Rathalla Review

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Open Call

by Kim Callan

 

In this recent political landscape, it’s sometimes easier to see the bad in the humanity than the good. However, a group of agents from a range of agencies have reached out with some good news. In response to President Trump’s Muslim Ban, agents like Laura Biagi of the Jean V. Naggar Literary Agency, Melissa Edwards of Stonesong Literary and Celia Gore of Martin Literary Management, have reached out to Muslim writers to share their stories and their voices.

Diversity has been a hot topic in the writing world for a while now and in recent years it has been heating up. There has been a drive to include a larger range of voices and experiences. Many agents, in general, have been asking for diverse writers to submit. Books encourage learning, and learning breeds understanding – books can often reach an audience that words cannot.

This open call is a beacon of hope for a group currently under stress from the government. Through the call, these agents hope to bring more voices into the book world. They want to allow a group currently hushed to share their voices.

“This is our open call for stories that will bring increased understanding, tolerance, empathy and compassion in the world.” (quote from the agents, originally in Publishers Weekly).

The decision spread over social media throughout the week, gaining attention among the many literary groups. On sites like Twitter, people spread the word to writers and agents alike; and friends encouraged both friends and strangers to submit in these times. Others on social media are calling for more agents, like those who represent non-fiction, to join in.

While twelve agents initially started the call, the word spread quickly across social media and many others have joined the group. There are now seventy-five agents involved in the open call. While the agents involved cover a range of genres, many of those who have joined represent young adult, teen and children’s fiction. Genres like these have always been held with a certain regard: entertain as well as educate. It is important to reach out to children and teens to show that there is beautiful diversity in the world. Hopefully, these agents, writers and books can become a beacon of hope in the years to come.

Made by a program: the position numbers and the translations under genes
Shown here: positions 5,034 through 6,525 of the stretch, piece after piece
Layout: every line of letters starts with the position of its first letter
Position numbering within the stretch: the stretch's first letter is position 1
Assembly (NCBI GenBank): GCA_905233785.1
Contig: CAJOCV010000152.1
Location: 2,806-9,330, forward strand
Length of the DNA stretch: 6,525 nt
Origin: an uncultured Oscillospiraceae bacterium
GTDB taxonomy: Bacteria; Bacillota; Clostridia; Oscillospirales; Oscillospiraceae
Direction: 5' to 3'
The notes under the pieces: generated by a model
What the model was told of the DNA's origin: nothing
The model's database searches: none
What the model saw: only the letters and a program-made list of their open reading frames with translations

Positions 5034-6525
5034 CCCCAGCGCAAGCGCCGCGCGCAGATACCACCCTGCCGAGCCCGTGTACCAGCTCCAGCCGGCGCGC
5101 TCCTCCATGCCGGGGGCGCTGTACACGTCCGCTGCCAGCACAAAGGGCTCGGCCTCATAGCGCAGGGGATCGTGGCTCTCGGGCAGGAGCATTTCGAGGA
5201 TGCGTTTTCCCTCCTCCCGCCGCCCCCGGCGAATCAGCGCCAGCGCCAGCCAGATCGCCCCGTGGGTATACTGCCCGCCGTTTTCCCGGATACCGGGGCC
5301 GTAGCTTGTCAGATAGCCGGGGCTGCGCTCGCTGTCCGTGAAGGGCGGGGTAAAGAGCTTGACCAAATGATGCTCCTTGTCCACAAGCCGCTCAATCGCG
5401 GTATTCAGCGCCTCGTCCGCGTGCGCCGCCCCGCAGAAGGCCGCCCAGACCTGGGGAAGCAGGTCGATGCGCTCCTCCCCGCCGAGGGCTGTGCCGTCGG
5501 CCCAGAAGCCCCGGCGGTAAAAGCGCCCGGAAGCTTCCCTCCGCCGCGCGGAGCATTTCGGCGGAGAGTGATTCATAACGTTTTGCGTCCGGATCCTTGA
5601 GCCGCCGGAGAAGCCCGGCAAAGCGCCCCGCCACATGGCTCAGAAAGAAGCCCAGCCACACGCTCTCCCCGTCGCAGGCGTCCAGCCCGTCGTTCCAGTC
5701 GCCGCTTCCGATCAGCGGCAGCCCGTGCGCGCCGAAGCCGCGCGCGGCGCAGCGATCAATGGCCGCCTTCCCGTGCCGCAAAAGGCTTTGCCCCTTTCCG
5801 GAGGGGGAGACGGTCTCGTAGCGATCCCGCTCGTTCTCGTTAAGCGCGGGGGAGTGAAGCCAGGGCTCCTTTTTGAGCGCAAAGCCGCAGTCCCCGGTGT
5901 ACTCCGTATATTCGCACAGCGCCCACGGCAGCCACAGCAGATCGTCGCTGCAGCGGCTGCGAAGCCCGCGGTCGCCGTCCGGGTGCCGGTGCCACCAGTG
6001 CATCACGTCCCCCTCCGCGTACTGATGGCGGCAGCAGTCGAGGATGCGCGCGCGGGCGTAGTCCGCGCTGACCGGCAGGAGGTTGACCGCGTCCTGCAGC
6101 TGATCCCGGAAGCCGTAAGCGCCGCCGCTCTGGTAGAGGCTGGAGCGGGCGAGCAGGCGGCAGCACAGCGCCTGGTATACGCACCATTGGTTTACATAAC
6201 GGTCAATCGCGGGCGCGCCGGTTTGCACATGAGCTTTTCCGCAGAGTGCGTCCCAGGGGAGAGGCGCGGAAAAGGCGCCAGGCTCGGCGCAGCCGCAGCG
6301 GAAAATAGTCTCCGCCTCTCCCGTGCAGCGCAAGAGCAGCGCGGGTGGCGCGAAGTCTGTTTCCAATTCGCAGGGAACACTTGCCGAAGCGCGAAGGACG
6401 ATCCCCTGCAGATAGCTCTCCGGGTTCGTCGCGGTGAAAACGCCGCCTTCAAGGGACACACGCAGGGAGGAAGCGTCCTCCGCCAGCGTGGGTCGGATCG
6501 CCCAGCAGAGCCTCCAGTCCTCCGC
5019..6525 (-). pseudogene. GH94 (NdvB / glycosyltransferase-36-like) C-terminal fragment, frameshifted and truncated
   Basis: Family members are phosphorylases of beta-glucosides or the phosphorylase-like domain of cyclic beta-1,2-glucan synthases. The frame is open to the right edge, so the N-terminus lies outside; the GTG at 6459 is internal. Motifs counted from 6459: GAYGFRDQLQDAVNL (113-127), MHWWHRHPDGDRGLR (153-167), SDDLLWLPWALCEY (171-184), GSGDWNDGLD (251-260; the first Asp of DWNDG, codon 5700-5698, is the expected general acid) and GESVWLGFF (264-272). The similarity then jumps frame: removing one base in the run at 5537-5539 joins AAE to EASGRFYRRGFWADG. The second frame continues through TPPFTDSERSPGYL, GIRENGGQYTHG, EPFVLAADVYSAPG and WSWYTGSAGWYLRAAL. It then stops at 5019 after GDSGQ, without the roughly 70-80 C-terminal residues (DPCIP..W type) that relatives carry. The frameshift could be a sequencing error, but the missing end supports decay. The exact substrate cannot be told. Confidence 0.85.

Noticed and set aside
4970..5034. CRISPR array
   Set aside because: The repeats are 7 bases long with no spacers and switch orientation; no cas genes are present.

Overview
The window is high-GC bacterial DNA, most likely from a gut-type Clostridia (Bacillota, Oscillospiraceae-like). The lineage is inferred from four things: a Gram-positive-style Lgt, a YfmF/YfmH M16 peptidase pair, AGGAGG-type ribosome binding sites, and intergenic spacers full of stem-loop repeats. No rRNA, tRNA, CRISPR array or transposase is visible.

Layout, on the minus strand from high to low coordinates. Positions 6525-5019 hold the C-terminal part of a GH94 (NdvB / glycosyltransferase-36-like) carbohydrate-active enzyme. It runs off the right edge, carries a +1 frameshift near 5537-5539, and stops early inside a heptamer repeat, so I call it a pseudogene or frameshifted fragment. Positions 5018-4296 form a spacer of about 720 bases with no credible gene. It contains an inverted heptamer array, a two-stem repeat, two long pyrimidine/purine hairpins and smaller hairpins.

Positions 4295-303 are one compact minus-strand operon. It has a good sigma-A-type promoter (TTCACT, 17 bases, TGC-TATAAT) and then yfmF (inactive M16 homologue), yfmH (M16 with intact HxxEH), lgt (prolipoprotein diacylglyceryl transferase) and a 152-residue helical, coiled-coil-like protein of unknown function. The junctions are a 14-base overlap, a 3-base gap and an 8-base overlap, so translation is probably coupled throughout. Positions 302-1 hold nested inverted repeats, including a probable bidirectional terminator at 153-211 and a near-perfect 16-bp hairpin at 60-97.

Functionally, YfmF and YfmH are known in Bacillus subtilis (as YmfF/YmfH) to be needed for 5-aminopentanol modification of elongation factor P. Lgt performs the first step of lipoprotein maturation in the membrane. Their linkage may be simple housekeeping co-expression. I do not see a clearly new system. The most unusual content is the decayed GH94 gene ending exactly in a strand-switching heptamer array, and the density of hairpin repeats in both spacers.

The agents who began the call as listed by Publishers Weekly: Laura Biagi of the Jean V. Naggar Literary Agency; Melissa Edwards of Stonesong Literary; Caitie Flum and Jennifer Johnson-Blalock of Liza Dawson Associates; Lilly Ghahremani of Full Circle Literary; Clelia Gore of Martin Literary Management; Tricia Lawrence and Ammi-Joan Paquette of the Erin Murphy Literary Agency, Carrie Pestritto, Kirsten Carleston, and Becca Stumpf of the Prospect Agency, and Cindy Uh of the Thompson Literary Agency.

Celia Gore of Martin Literary Management has set up a complete list on her website.

Worry Amidst the Loss of New York Times Bestseller Lists

by Kim Callan

 

As of February 5, the New York Times Bestseller List will be getting a little smaller. Major categories – such as Hardcover Nonfiction, Young Adult Hardcover, Children’s Hardcover and Combined Print and E Fiction – will remain on the list. However, categories like Graphic Novels/Manga and Young Adult eBooks will be removed.

This is causing some complaints on social media. Comic artists and Graphic Novel authors are upset at the lack of coverage. The New York Times is the place you want to see your work as an author. A lot of potential readers use the New York Times Bestseller list to decide which books they would be interested in purchasing. By cutting off these categories, the New York Times limits the exposure that these works can get and that can be a huge impact on someone’s career.

I can understand the removal of eBooks as they are keeping the hardcovers. Many Young Adult books that come out in hardcover have eBook as well and, as such, can sometimes end up on the list twice. However, there are some Young Adult books that are only released as eBooks, possibly because of the agreement with the publisher. With this list removed, these books would have no place to be shown off. Other books still have the chance to end up on the Combined Print and E Fiction lists but strictly E Fiction would be left out.

For graphic novels/comics/manga, I worry as well. The decision does make sense – the Times likely wants to focus their lists a bit more – and yet I feel for the artists and authors who may have extremely benefitted from these categories. Graphic Novels especially have always had a hard time selling. For example, when Art Spiegelman’s Maus came out it was first graphic novels to actually catch eyes. Before that, there had been graphic novels on the shelves but people tend to pass them over. Perhaps the adult mind equates graphic novels with children’s picture books. There is a feeling of not wanting to “read down” or waste time on such a book when you could be reading literature. In recent times, people have become more open to comics and their like. In Barnes and Noble, for example, the comics/graphic novels/manga sections have been steadily growing. Despite this, it’s still not quite as big of a market as for fiction. The New York Times provides a way for people who do not usually look at graphic novels to see them.

The New York Times Bestseller List carries so much weight behind it. To be on their lists sometimes feels like the way to make or break someone’s career. To see categories removed from the list is understandable and yet it’s saddening to think of who’s works may not be seen because they are no longer on the list. Time will tell if this proves detrimental to careers or is simply a bump in the road.

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